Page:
12 286 MARK LILLIBRIDGE apply(m 1,M 2,A 2,A) = M 1 of (x FV(M 2 )) left(x: A 2 A ) => apply(x, M 2,A 2,A); right(x: σ ) => right [A] (x) apply(v,m,a 2,A) = M of (x FV(V )) left(x: A 2 )=>Vx right(x: σ ) => right [A] (x) raise(a, M) = M of left(x: σ ) => raise(a, x) right(x: σ ) => right [A] (x) raise(a, V ) = right [A] (V ) handle(x, A, M, N) = M of left(x: A ) => left [A] (x); right(x: σ ) =>N Figure 3. Macros used by the transform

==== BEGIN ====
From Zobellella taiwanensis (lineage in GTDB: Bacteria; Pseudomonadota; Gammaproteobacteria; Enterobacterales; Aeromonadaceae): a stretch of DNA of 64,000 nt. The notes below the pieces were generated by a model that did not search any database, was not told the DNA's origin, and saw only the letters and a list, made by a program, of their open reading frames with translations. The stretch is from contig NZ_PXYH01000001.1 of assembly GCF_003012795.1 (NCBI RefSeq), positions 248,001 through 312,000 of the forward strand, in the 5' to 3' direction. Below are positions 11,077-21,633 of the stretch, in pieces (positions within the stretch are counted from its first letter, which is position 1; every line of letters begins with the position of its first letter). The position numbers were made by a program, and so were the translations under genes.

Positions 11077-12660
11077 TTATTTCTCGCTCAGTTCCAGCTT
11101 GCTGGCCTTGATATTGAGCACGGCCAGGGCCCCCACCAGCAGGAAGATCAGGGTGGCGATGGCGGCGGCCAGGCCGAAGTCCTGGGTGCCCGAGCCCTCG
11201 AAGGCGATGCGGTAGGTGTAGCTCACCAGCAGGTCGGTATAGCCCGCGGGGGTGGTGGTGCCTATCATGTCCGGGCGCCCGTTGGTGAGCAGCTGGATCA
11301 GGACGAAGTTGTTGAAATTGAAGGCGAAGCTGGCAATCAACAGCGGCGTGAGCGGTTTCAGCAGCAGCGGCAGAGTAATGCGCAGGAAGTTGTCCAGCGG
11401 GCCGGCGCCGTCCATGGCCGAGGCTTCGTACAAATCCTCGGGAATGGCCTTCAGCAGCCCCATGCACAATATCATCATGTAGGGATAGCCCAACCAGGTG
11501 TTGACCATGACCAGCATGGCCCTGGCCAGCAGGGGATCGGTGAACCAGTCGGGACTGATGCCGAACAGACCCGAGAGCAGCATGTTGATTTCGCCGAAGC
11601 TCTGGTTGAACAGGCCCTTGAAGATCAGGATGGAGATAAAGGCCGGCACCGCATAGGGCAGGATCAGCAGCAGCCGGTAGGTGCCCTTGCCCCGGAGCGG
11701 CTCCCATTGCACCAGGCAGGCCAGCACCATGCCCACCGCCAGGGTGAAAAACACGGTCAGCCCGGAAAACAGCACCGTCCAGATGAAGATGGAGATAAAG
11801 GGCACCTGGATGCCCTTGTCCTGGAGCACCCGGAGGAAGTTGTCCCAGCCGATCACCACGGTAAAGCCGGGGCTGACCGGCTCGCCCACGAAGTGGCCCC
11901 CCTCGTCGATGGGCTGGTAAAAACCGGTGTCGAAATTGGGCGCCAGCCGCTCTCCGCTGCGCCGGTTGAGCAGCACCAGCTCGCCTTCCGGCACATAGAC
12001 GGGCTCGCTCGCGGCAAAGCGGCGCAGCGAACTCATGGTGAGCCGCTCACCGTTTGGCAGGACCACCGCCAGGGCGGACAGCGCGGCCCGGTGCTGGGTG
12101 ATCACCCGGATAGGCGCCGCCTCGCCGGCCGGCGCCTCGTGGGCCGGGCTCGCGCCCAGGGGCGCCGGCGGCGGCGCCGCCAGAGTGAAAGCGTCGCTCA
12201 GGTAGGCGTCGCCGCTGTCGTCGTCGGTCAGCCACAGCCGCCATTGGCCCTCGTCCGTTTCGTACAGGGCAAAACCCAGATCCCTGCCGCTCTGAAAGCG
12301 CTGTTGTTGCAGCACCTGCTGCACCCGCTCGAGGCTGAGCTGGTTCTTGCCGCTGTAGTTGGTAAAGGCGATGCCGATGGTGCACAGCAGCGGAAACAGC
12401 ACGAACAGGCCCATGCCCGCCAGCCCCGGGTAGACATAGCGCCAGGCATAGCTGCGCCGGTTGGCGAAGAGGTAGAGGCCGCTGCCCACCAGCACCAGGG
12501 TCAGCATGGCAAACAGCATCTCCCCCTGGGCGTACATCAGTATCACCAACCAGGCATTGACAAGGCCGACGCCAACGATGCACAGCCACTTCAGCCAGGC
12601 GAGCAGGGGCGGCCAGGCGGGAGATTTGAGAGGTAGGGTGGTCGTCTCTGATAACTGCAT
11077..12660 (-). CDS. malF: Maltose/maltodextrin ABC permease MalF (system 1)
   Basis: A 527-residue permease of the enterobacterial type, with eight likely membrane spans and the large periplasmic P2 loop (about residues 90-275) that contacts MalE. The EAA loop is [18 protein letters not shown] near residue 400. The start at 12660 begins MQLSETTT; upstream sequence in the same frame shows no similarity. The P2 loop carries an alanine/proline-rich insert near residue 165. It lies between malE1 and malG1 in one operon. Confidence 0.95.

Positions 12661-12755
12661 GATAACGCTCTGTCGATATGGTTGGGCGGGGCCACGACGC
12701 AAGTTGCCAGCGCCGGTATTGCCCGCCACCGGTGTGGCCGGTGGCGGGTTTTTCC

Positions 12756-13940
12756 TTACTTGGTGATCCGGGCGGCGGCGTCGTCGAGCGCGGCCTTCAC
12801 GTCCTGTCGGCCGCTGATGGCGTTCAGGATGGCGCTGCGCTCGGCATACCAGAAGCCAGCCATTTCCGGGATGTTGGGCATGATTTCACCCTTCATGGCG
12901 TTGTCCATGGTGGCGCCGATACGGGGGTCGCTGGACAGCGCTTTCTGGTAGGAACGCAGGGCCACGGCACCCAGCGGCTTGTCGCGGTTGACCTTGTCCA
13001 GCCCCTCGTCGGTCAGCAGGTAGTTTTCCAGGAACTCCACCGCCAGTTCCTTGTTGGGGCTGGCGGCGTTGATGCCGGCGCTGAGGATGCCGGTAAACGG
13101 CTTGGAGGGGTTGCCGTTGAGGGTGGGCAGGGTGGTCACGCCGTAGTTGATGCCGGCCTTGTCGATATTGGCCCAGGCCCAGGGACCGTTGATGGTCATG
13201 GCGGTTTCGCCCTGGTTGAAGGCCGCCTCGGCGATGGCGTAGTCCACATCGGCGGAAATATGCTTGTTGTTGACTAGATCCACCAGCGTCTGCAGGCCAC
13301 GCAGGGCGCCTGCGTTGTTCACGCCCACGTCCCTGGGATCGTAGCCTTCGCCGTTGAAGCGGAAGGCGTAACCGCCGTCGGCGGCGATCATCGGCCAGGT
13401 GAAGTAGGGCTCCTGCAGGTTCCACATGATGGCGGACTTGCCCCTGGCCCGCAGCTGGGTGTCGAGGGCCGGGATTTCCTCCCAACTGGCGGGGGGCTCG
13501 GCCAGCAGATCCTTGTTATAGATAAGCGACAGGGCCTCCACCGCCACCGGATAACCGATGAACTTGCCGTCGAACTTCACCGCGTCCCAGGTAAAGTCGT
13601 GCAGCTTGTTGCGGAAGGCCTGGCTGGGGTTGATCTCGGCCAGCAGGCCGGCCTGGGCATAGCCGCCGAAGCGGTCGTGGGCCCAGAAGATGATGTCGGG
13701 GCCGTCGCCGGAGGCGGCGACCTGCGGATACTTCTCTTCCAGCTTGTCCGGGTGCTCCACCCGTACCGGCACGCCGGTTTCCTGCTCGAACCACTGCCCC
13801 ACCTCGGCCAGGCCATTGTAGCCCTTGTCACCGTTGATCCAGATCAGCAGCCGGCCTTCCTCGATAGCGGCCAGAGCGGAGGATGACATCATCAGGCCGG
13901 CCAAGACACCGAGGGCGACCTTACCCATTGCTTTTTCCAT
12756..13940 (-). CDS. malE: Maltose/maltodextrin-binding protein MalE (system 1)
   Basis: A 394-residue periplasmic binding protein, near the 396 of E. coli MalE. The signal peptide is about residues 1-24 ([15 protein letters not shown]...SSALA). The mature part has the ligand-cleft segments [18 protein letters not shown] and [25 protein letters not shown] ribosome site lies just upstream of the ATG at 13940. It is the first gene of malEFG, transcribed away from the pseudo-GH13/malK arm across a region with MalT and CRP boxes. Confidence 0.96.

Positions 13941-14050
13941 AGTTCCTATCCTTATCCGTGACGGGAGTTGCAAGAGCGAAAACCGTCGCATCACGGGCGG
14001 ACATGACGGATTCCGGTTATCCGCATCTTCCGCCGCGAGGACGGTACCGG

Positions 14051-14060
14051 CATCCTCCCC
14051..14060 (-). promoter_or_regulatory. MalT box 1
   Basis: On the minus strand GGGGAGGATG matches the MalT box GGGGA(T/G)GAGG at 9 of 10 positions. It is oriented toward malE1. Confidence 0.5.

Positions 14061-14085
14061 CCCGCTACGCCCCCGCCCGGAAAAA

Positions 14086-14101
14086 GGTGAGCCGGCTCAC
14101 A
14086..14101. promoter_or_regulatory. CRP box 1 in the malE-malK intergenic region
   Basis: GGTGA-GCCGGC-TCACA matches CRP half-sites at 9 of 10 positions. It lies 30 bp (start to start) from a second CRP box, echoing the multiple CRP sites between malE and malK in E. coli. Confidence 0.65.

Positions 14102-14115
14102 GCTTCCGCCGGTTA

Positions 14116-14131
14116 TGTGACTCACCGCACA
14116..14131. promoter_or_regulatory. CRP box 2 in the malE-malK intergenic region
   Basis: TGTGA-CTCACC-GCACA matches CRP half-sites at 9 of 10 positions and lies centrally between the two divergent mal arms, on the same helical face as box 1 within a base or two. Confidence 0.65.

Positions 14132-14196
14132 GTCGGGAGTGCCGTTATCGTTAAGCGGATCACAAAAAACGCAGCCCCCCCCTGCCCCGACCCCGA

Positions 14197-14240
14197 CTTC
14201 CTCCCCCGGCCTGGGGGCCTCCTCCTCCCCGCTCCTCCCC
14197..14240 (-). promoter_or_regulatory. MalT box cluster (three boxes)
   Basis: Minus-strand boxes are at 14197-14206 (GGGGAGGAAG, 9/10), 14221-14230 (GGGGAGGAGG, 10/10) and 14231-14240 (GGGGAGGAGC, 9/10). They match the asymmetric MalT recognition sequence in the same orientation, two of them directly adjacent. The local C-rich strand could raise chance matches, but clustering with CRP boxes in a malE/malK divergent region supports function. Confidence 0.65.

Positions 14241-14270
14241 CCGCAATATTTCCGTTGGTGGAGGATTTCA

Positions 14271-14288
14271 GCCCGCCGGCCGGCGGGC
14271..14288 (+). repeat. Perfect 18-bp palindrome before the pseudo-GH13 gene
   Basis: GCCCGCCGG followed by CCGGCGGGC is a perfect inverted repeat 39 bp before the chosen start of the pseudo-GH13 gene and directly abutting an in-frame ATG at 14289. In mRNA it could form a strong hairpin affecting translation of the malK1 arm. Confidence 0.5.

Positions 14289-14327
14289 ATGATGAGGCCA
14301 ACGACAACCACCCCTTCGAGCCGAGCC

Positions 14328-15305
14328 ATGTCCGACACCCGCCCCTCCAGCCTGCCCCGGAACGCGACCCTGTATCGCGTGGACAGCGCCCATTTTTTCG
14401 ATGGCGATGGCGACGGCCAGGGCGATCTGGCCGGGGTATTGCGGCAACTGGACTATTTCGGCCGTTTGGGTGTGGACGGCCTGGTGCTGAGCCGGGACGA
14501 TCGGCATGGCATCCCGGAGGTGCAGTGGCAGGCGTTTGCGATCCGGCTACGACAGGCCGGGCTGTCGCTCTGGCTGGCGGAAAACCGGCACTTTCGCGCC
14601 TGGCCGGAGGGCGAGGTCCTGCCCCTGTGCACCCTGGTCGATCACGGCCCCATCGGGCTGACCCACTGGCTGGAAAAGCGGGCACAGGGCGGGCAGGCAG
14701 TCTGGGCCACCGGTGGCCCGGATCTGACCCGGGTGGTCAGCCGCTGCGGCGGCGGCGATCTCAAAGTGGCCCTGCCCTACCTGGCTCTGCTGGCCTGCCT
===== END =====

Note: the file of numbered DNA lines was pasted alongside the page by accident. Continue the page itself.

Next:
13 UNCHECKED EXCEPTIONS CAN BE STRICTLY MORE POWERFUL THAN CALL/CC 287 The transforms are defined on all welltyped σonly alues and terms when σ is a base type: Lemma 7 (Completeness) Let V and M be σonly alues and terms respectiely. 1. If λ,e Γ V : A then a λ alue V such that Γ V : A V. 2. If λ,e Γ M: A then a λ term M such that Γ M: A M. Proof: Routine simultaneous induction on the deriations of λ,e and λ,e Γ M: A. Γ V : A (For certain Γs, Ms, and As, the transform can yield seeral different M s that differ only in the types they contain because the ariable A in the BRAISE rule is unconstrained due to the polymorphism of the raise σ ( ) operator.) Moreoer, they result in welltyped λ terms and alues with the appropriate types: Lemma 8 (Preseration) Let V and M be drawn from σonly while V and M are drawn from λ. 1. If Γ V : A V then λ,e Γ V : A and λ Γ V : A. 2. If Γ M: A M then λ,e Γ M: A and λ Γ M :[A]. Proof: Proed by simultaneous induction on the deriations of Γ V : A V and Γ M: A M. They also distribute oer substitution: Lemma 9 (Substitution) Suppose Γ V : A V. Then: 1. If Γ,x:A, Γ V 2 : B V 2 then Γ, Γ [V/x]V 2 : B [V /x]v If Γ,x:A, Γ M: B M then Γ, Γ [V/x]M : B [V /x]m. Proof: Proed by routine simultaneous induction on the deriations of Γ,x:A, Γ V 2 : B V 2 and Γ,x:A, Γ M: B M, using the fact that N is a alue iff [V/x]N is a alue. Proing the transforms correct is done through showing that each ealuation step in λ,e on an original σonly term is simulated in λ on the transformed term by at least one step: Theorem 5 (Simulation) Suppose M is a σonly term, Γ M: A M and M N under λ,e. Then there exists N such that Γ N: A N and M + N under λ. Proof: Proed by induction on M. Sample cases: